A rare sight in Kenya. A three-and-a-half-year old plantation of Pinus radiata, well established and maintained, just undergoing its first pruning, on Kisima Farm (Timau location, Buuri district, Meru County). The timber of radiata pine is considered to be of better quality than that of other pines, like P. patula.Photo courtesy: Better Globe Forestry
Sustainable management practices for the plantations are currently being implemented in all stations, or at least are in the process. Foresters are undergoing trainings to ensure supply of material is guaranteed. With a clear commitment to sustainable management, the service has developed ten-year station-based management plans for each plantation. Now there are 150 plantations with each one having its own management plan. The plans have three programs that are closely monitored; these include the felling program, thinning program and replanting program; all aimed to ensure proper management of the plantations. According to Mr. Stephen Karega of the inventory section of KFS, current harvesting is as per plan.
Pricing for logs
Prices for material from the plantations, called royalties, are calculated annually based on the existing market prices for timber and other wood products minus the processing costs. This ensures competitiveness and plays a major role in stabilizing prices in the market.
Last year, cypress recorded a 25% increase in price while pine recorded a 39% increase. The remarkable rise in price for pine was as a result of a sharp increase in demand which does not match the acreage that is under it. Prime quality pine logs can be peeled, which is more profitable than just producing timber. Hence they command high prices. As an example, the following table shows some prices for logs from the plantations. They can be downloaded from the KFS website.
Though plantations are proving successful and have become a reliable source of revenue for KFS, politics in some counties has played a major role in impeding growth of the forest sector in the plantations. In some countries, harvesting is impeded by local community members who live adjacent to the plantations who feel that the plantations are of no benefit to them. In most cases, where politics has taken root, mature trees are left unharvested and later on go to waste. In other cases, exploitation of material from the plantations which is meant to benefit the communities ends up being interpreted negatively. These locals report to their local leaders that they were not consulted during the allocation for harvesting. With limited knowledge and skills for logging they then end up forming saw miller groups that lack capacity to do proper harvesting. Competition for material has also posed another challenge. For instance, demand for pine has shot up dramatically over the last years which has led to hiking of prices yet it is planted on a much smaller area compared to other dominant species.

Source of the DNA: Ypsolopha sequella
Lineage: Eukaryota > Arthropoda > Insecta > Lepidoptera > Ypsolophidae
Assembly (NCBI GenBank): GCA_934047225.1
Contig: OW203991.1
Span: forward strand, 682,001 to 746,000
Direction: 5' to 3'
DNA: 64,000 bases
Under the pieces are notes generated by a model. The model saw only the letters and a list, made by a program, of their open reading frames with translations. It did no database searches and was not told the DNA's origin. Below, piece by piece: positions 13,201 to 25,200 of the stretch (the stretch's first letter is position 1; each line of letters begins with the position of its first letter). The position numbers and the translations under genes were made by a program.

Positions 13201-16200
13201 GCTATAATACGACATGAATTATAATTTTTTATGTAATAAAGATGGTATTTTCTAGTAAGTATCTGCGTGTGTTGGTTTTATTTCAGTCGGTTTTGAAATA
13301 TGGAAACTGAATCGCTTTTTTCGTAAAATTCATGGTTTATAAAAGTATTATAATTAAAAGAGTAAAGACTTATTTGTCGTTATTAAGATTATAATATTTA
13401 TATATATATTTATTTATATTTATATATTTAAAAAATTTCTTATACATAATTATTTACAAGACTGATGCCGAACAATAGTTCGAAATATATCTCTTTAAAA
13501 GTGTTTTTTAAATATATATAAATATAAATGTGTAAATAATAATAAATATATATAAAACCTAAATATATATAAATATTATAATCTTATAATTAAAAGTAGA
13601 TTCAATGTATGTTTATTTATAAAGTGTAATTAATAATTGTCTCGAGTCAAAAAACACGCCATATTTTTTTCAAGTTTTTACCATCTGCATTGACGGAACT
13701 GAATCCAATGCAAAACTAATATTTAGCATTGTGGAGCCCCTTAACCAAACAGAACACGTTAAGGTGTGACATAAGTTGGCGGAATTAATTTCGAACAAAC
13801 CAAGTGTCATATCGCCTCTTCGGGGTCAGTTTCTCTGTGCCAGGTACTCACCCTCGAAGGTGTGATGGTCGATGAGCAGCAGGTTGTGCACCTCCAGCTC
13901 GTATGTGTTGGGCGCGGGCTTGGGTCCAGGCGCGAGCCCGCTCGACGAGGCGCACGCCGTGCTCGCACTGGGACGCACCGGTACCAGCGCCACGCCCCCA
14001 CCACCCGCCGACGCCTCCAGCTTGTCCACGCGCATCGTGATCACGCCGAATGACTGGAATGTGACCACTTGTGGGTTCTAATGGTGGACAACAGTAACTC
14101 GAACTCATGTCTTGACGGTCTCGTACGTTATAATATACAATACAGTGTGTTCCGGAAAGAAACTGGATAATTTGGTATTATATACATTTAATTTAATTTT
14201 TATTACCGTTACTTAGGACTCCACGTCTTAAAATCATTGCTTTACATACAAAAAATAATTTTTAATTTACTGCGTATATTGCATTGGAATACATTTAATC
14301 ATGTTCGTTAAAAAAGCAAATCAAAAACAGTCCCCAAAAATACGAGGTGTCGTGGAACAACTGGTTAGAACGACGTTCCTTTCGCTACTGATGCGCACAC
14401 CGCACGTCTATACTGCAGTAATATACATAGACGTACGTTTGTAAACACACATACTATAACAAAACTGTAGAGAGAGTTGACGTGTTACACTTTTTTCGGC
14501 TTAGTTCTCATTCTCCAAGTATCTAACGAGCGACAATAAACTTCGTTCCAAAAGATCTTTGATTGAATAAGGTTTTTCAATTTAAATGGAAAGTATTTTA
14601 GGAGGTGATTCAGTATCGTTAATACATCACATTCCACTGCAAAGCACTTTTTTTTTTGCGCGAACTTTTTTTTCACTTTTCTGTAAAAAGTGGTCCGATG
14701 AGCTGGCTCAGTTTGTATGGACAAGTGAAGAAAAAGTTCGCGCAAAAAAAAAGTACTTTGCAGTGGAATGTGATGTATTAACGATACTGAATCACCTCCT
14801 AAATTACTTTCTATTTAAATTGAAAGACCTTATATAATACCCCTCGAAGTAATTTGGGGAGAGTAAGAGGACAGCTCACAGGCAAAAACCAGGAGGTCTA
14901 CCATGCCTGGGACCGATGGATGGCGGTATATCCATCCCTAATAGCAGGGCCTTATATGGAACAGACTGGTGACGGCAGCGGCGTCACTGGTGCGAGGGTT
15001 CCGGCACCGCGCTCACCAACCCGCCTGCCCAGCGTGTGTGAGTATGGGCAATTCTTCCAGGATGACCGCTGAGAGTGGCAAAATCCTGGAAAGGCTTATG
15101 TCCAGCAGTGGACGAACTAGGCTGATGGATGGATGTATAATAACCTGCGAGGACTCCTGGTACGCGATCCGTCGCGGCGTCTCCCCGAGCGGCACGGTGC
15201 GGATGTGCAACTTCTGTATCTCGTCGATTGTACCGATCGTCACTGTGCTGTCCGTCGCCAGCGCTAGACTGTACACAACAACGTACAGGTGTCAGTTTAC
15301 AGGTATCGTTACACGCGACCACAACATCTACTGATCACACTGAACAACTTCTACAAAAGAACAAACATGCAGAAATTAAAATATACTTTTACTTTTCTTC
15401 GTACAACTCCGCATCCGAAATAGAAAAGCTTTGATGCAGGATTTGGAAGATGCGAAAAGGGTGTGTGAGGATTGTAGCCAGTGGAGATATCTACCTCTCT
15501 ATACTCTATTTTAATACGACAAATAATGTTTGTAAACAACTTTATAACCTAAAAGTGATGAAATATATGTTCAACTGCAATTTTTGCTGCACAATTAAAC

To tackle these challenges, KFS is educating local communities on the importance of the plantations and how they can reap the benefits from them. KFS is also encouraging establishment of more pine in order to lower its market price and increase its supply.
KFS has many plantation blocks where maintenance is deficient with incomplete stocking and delayed pruning. The long shadows of the logging ban are not yet vanquished. It still has to dawn somehow that costs of plantation establishment and maintenance are difficult to meet without and even with PELIS. Perhaps log prices should be higher to allow more investment in upgrading the nation’s plantation estate. But plantation farming has regained its roots in Kenya and the government is recovering to utilize this “gold mine” with all its potential.